Back when smartphones used to have a wider array of form factors and capacitive touch screens weren’t as prevalent, physical keyboards on smartphones were extremely popular. We had the popular T-Mobile Sidekick line, Palm Pre and Blackberries dominated the smartphone market. Physical keyboards were everywhere.
Physical keyboards did not go away instantly following the introduction of the capacitive touch screen, but it did play a huge role in why we no longer see many phones with physical keyboards. There were plenty of popular Android phones like the Motorola Droid, the T-Mobile G1/G2, Sprint Epic 4G Touch, and many others that kept this form factor alive, but it wasn’t long until this feature slowly got phased out.
Over time touch screens became more responsive and so did the typing experiences on them, and gradually the arguments in favor of physical keyboards diminished. Manufacturers at the time were also striving to make their phones thinner, and with slimmer phones there just wasn’t room for physical keyboards anymore.
On a more materialistic level, as touch screens rose in popularity, physical keyboards just lost their “cool” factor. Obviously physical keyboards aren’t completely gone as one of the most current Android phones, the BlackBerry KEYOne, has a physical keyboard, but I highly doubt this means that physical keyboards are on the resurgence.
The capacitive touch screen really did change the way we use and interact with our smartphones in many ways and another feature that saw its demise from the rise of the touch screen were trackballs and trackpads. Trackballs made a lot sense when smartphones didn’t have touch screens and it served as our primary source of navigation. It was fast, accurate and much easier than using a d-pad. Many Blackberries like the Bold and Pearl and T-Mobile’s Sidekick line were some of the most popular devices at the time that featured this legacy navigation method.
Just like the physical keyboard, trackballs stuck around for a short while, but it’s role on touch screen phones became quite different than it was on a non-touch screen device. Many early Android phones had a capacitive touchscreen and a trackball including the T-Mobile G1 and the very first Nexus phone, the Nexus One. The touchscreen became our primary source of navigating around the OS and the only time the trackball had a purpose were in situations where our fingers weren’t accurate enough i.e. positioning a cursor within a block of text.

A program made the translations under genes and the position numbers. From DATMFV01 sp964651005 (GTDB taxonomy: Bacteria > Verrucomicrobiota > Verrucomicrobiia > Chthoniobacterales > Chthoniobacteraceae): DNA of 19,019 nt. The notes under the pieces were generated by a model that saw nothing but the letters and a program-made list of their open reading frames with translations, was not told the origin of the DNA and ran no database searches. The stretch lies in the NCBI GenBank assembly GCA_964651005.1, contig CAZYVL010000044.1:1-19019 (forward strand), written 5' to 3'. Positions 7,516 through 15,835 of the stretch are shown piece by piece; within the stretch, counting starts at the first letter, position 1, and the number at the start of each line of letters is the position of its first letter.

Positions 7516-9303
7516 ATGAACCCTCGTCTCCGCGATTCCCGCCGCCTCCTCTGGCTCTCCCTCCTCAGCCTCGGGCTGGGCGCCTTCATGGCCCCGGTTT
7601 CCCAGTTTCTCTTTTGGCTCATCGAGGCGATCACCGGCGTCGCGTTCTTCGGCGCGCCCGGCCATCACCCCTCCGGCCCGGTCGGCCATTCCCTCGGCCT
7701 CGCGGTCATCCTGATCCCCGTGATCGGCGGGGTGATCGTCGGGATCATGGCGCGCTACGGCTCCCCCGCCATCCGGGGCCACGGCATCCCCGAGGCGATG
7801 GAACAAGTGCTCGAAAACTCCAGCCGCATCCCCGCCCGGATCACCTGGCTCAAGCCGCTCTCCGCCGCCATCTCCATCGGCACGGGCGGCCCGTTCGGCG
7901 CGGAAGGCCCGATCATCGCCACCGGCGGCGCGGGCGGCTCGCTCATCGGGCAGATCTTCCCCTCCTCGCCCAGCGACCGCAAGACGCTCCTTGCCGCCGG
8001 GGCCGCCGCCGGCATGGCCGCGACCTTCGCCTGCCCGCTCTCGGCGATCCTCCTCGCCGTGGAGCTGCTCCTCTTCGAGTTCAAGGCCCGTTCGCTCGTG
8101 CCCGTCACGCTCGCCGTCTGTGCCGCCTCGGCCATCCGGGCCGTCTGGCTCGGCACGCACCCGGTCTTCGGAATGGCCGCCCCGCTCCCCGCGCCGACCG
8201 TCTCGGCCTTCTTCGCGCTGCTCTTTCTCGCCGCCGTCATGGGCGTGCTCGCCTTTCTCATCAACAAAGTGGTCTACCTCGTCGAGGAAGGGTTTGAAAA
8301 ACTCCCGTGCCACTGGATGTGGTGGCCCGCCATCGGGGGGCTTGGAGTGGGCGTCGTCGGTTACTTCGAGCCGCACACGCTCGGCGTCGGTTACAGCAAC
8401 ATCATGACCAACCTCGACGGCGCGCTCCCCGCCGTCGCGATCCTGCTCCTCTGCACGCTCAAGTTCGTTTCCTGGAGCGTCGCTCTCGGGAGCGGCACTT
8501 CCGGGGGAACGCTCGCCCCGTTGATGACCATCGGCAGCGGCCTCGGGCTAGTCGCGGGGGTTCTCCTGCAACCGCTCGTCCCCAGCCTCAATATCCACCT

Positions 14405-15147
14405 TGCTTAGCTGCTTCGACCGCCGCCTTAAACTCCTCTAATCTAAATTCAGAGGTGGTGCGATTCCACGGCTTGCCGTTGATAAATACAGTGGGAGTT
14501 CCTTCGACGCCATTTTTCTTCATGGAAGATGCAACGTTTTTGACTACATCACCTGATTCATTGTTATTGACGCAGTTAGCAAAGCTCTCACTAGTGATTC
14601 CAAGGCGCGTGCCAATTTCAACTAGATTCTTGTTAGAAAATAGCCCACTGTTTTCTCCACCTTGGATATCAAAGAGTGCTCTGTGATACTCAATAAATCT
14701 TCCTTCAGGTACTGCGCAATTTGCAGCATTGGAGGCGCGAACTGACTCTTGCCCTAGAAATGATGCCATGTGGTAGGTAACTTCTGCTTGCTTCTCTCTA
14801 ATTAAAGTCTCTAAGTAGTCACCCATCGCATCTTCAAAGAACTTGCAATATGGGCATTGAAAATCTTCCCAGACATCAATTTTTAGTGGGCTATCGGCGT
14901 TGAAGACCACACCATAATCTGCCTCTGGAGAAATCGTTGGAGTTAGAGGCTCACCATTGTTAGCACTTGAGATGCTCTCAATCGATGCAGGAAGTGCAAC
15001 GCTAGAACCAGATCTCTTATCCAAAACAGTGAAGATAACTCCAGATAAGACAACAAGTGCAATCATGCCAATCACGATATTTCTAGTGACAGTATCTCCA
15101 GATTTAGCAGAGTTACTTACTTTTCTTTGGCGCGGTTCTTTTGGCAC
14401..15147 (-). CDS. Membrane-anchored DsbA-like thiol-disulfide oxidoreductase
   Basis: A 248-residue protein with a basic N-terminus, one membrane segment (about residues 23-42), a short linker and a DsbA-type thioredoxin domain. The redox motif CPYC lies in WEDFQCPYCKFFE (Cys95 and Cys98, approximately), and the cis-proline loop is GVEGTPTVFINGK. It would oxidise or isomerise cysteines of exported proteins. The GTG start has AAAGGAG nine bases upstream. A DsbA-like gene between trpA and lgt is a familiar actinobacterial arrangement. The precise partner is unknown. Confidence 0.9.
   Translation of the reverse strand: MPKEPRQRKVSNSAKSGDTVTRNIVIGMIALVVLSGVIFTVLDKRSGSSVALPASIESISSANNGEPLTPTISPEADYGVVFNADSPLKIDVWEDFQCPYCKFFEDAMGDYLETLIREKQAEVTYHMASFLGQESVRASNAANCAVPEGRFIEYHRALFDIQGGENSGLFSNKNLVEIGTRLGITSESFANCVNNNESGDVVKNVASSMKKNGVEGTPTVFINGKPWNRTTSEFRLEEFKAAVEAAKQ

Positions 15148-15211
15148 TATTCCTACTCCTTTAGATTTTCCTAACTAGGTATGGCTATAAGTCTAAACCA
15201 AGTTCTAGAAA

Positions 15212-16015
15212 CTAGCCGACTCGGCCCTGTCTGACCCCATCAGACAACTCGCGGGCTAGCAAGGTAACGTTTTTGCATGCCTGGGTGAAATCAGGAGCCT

The trackball eventually went away in favor of trackpads due to it’s lower rate of of failure, and we saw many HTC made Android phones carry this feature, including the Legend and Droid Incredible. Blackberry adopted this change as well, but at this time Blackberries were still mostly non-touch devices so it still made sense to have them.
On Android phones or any touchscreen device really, trackpads just lost their purpose.
On Android phones or any touchscreen device really, they just lost their purpose. Using our fingers became the new and fast way of getting around our phones and eventually software made acts that required more accuracy, like copying and pasting or repositioning a cursor, a lot easier to do with our fingers, ultimately making the trackball/trackpad irrelevant and unnecessary.
When you think of front facing speakers the company that most likely comes to mind is HTC, because they practically pioneered and introduced front facing speakers to the smartphone world with the HTC One M7 back in 2013.
HTC would go on to use this feature up until the release of the HTC 10, where they transitioned to a different speaker setup. They also implemented front facing speakers into their mid-range Desire lineup and during this time we saw more OEMs begin to adopt this feature. We had back to back years of Nexus releases with front speakers, for instance. There was the Nexus 6 from Motorola, and the following year Huawei built the Nexus 6P. We also had other companies release phones with front facing speakers like Alcatel with their Idol series of phones and the ZTE with the Axon 7 in 2016.
However, in 2016 there weren’t many phones released with front facing speakers and this was when the feature started to trend down. This was the year HTC moved away front facing speakers with the release of the HTC 10 and Google’s New Pixel line didn’t feature front facing speakers like the Nexus phones did in the previous 2 years.
There’s still a small handful of smartphones with front facing speakers. Sony is the biggest name that comes to mind with their XZ line but if you look at all the smartphone releases within the last year and a half, the majority of them have single front facing speaker setups.